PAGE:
It is stable work, but it makes up for the astronomical pay increase in the private sector during boom times. Did not hear anyone yelling for double digit pay raises for government workers in 1998 or 2005. If you run out the good workers with this pay freeze or the proposed 10% slash in the work force, we are going to have a headless bureaucracy in a few years when time turn back to a boom.

    • Arlington, Northside

      And of course most of the private sector reality is not milk and honey, but neither was it in 1994, but two years later life was awesome for the private sector in terms of salery and stock options.

      • BrownFlipFlops

        Fair enough, but the changes that have taken place in the last few years look more structural than cyclical. It would be great if we cycled back into a period of prosperity. I’m just trying to make the point that the private sector has been bashed in the mouth during the last few years, and has been laboring under a de facto pay freeze for a long time. It’s possible a Federal pay freeze might coincide with a giant economic growth spurt, making it hard for the government to retain talent, but it doesn’t look very likely, in the next two years.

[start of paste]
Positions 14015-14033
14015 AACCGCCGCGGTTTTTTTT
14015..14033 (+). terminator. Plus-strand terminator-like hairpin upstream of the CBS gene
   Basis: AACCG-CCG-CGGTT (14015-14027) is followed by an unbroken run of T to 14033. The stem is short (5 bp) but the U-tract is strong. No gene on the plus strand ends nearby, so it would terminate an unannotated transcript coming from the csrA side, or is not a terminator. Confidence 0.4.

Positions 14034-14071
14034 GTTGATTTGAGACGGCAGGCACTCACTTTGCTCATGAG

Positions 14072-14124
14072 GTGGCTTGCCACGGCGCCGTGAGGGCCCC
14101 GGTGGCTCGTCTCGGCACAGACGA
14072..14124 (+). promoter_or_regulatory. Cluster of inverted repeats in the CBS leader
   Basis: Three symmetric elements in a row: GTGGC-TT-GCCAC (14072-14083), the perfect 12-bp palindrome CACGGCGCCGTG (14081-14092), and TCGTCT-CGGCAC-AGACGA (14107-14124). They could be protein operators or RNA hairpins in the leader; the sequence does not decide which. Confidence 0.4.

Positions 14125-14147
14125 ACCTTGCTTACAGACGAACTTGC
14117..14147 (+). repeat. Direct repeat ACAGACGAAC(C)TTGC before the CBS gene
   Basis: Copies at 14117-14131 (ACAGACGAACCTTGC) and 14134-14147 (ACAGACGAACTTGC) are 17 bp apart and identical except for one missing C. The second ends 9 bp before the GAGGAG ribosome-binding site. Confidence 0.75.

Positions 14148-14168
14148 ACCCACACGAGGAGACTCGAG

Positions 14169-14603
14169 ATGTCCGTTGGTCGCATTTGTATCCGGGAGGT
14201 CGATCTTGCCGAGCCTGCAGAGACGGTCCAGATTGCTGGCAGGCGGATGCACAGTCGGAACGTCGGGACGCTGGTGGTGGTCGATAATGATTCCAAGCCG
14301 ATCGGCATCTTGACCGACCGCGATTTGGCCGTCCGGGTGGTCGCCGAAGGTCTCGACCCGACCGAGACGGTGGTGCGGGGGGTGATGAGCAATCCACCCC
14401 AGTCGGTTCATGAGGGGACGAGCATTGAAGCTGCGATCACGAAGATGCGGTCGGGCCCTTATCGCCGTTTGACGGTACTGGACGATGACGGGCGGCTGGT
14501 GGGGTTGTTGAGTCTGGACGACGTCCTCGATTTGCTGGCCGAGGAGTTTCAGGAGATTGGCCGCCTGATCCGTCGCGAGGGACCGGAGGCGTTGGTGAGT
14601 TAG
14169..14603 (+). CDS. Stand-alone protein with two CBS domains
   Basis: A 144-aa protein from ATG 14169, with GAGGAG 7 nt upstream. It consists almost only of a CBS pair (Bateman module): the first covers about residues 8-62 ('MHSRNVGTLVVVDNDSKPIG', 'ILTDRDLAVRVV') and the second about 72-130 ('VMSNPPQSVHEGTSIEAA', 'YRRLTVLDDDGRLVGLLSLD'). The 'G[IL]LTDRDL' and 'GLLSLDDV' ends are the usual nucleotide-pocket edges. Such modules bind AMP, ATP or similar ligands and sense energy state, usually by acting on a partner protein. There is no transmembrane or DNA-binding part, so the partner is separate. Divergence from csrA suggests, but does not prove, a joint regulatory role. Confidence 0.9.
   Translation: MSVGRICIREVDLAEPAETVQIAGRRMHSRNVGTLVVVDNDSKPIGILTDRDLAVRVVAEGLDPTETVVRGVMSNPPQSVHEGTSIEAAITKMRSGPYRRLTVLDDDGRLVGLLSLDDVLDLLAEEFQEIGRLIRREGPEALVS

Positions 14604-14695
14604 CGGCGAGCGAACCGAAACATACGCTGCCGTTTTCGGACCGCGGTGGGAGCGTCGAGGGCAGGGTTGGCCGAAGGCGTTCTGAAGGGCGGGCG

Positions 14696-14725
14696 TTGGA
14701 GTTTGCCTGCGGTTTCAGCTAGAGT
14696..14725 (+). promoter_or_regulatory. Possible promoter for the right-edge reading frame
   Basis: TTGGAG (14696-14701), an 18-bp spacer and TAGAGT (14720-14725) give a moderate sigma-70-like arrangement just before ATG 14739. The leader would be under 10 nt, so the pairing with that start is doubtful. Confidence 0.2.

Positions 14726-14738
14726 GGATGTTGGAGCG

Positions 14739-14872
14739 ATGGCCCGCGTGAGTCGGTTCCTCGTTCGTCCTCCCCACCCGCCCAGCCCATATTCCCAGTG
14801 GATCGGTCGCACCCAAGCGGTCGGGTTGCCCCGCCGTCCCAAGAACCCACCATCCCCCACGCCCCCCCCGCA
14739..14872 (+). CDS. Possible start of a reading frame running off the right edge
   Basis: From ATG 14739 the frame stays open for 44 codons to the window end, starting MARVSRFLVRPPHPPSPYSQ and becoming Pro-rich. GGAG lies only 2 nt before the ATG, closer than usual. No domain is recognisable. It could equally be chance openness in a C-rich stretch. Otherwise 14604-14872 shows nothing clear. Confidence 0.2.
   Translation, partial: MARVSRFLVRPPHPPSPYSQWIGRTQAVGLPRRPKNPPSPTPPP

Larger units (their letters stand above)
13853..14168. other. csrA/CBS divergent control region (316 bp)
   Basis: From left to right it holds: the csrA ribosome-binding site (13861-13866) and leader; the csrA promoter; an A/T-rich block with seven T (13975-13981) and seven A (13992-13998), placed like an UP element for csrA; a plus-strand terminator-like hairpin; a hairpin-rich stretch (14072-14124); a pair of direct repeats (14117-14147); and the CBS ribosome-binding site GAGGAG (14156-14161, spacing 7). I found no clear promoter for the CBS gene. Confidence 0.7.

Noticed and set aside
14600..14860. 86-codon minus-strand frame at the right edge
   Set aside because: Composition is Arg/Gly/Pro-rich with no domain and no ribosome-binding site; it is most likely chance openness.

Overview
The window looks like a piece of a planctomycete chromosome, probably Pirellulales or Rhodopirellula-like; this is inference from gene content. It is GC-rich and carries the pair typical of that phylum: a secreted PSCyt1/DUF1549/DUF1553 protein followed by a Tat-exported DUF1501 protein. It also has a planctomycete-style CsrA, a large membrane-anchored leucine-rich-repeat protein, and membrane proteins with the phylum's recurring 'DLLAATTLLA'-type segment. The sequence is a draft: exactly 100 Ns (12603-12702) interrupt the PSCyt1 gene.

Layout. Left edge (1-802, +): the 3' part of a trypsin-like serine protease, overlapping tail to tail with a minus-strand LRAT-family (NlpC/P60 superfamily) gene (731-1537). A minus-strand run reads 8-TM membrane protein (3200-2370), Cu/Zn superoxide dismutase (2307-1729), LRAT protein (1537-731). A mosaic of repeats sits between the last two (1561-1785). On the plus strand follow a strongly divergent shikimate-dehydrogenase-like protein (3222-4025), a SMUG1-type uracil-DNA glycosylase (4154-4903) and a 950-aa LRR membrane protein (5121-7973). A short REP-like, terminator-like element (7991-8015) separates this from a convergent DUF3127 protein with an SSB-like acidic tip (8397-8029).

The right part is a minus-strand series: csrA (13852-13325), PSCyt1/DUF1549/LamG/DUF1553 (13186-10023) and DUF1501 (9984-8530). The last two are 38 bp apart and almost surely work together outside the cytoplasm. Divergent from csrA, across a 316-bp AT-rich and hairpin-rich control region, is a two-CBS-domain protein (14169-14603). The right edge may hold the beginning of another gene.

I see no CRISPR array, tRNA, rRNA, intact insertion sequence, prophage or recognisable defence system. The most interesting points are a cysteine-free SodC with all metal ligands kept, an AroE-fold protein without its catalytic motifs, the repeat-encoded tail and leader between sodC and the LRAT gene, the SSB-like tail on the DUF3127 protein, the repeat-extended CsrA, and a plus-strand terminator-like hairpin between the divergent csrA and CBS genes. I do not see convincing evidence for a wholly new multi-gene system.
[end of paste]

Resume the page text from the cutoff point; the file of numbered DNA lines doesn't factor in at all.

• Arlington, Northside

          It did not look too good in the early 1990’s either. Things will turn around, might take a little while longer than last time, but it will be fast when it does. For better or worse, these things are ALWAYS cyclical. Hopefully I will be hitting the time for government retirement at the time of the next up swing, but my luck it will be at the begining of the next bust…

  • Katie

    Obama didn’t have a choice here–it’s a drop in the bucket (we spend those “savings” every two days in Afghanistan and Iraq) but it’s a preemptive move against the know-nothing tea baggers when they start shouting about cutting the Federal workforce by 10%.